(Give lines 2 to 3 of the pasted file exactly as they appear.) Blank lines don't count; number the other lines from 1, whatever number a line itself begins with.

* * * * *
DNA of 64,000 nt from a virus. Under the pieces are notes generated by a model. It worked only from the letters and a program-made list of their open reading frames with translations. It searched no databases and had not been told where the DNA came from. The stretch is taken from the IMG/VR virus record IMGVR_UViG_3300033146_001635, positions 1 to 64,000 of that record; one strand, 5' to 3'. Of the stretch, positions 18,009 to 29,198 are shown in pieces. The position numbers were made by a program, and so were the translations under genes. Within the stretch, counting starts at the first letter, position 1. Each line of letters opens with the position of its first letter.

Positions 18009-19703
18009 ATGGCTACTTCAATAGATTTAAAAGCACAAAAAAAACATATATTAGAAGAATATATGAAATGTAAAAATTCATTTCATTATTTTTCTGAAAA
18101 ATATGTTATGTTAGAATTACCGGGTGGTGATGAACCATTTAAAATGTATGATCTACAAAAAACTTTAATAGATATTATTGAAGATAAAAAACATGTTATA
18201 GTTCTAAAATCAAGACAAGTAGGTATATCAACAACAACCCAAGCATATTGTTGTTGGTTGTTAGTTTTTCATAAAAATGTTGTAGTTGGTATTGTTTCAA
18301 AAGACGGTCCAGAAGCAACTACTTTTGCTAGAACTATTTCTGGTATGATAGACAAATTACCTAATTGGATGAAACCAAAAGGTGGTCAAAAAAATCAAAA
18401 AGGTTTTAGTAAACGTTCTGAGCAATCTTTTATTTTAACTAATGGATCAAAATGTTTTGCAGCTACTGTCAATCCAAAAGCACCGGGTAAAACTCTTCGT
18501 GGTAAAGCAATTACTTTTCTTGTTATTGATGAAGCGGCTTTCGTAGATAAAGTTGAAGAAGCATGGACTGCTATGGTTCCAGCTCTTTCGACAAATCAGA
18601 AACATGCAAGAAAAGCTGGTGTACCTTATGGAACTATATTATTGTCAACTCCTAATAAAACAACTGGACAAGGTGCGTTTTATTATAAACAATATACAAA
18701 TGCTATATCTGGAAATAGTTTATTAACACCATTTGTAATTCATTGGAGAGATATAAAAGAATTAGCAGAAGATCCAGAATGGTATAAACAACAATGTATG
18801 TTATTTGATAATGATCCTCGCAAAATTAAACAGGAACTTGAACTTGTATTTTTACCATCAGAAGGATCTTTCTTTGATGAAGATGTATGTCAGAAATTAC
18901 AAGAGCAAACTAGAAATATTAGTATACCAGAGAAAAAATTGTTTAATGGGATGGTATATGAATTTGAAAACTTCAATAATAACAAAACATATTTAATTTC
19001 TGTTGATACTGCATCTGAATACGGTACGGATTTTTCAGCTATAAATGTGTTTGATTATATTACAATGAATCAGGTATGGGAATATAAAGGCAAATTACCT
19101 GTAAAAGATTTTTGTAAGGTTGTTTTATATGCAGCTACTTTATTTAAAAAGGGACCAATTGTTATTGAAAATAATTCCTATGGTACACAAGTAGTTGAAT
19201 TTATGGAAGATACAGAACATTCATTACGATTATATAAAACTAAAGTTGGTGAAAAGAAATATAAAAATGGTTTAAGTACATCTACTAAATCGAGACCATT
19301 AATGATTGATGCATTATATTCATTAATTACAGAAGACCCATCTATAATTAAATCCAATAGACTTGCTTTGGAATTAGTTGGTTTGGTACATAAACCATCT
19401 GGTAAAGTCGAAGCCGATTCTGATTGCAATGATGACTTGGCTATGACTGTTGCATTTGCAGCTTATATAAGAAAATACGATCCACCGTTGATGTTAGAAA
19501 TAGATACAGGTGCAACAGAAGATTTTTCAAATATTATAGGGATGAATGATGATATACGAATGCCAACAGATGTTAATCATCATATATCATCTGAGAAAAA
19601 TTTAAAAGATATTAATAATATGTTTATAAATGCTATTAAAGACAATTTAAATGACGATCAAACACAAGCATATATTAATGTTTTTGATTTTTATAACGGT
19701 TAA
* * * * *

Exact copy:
Positions 18009-19703
18009 ATGGCTACTTCAATAGATTTAAAAGCACAAAAAAAACATATATTAGAAGAATATATGAAATGTAAAAATTCATTTCATTATTTTTCTGAAAA